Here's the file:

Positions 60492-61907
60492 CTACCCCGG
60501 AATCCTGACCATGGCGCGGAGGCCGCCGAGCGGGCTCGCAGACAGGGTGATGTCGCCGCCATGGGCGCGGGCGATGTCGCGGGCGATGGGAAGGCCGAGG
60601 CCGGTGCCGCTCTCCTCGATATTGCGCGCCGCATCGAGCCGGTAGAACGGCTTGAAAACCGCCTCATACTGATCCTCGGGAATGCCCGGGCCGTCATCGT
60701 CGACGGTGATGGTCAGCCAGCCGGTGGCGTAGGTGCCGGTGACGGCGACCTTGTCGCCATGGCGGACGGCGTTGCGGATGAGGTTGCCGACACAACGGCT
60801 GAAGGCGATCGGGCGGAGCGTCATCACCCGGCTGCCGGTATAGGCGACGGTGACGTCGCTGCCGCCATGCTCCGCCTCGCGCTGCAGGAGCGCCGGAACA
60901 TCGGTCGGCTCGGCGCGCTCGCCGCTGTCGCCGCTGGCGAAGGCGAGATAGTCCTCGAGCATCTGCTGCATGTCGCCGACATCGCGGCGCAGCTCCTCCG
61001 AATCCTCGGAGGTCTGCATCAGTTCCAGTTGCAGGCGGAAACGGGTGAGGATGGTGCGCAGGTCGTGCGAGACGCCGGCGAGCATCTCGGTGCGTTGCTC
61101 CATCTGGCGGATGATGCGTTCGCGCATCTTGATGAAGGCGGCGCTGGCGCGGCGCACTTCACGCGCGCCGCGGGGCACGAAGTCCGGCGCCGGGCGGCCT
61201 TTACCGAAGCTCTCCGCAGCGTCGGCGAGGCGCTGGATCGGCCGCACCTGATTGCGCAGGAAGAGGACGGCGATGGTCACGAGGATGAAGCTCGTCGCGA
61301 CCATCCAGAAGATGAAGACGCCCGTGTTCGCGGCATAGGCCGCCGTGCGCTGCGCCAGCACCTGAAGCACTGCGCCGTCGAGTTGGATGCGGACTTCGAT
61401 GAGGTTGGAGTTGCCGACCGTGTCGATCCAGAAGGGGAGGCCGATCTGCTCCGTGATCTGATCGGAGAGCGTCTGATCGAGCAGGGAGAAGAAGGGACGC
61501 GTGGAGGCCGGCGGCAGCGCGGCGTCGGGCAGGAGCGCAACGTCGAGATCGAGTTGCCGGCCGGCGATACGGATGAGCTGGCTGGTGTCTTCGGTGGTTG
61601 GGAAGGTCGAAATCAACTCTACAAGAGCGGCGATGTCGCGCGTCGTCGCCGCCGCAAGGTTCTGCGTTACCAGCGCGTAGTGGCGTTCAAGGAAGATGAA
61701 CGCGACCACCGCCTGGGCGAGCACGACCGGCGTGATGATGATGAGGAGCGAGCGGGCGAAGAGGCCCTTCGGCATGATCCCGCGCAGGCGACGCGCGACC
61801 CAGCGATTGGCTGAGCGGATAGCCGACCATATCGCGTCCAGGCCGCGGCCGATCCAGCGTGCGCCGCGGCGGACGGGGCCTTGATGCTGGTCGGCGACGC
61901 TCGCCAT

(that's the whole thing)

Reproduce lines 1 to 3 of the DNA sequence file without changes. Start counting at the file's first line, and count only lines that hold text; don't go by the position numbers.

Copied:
Positions 60492-61907
60492 CTACCCCGG
60501 AATCCTGACCATGGCGCGGAGGCCGCCGAGCGGGCTCGCAGACAGGGTGATGTCGCCGCCATGGGCGCGGGCGATGTCGCGGGCGATGGGAAGGCCGAGG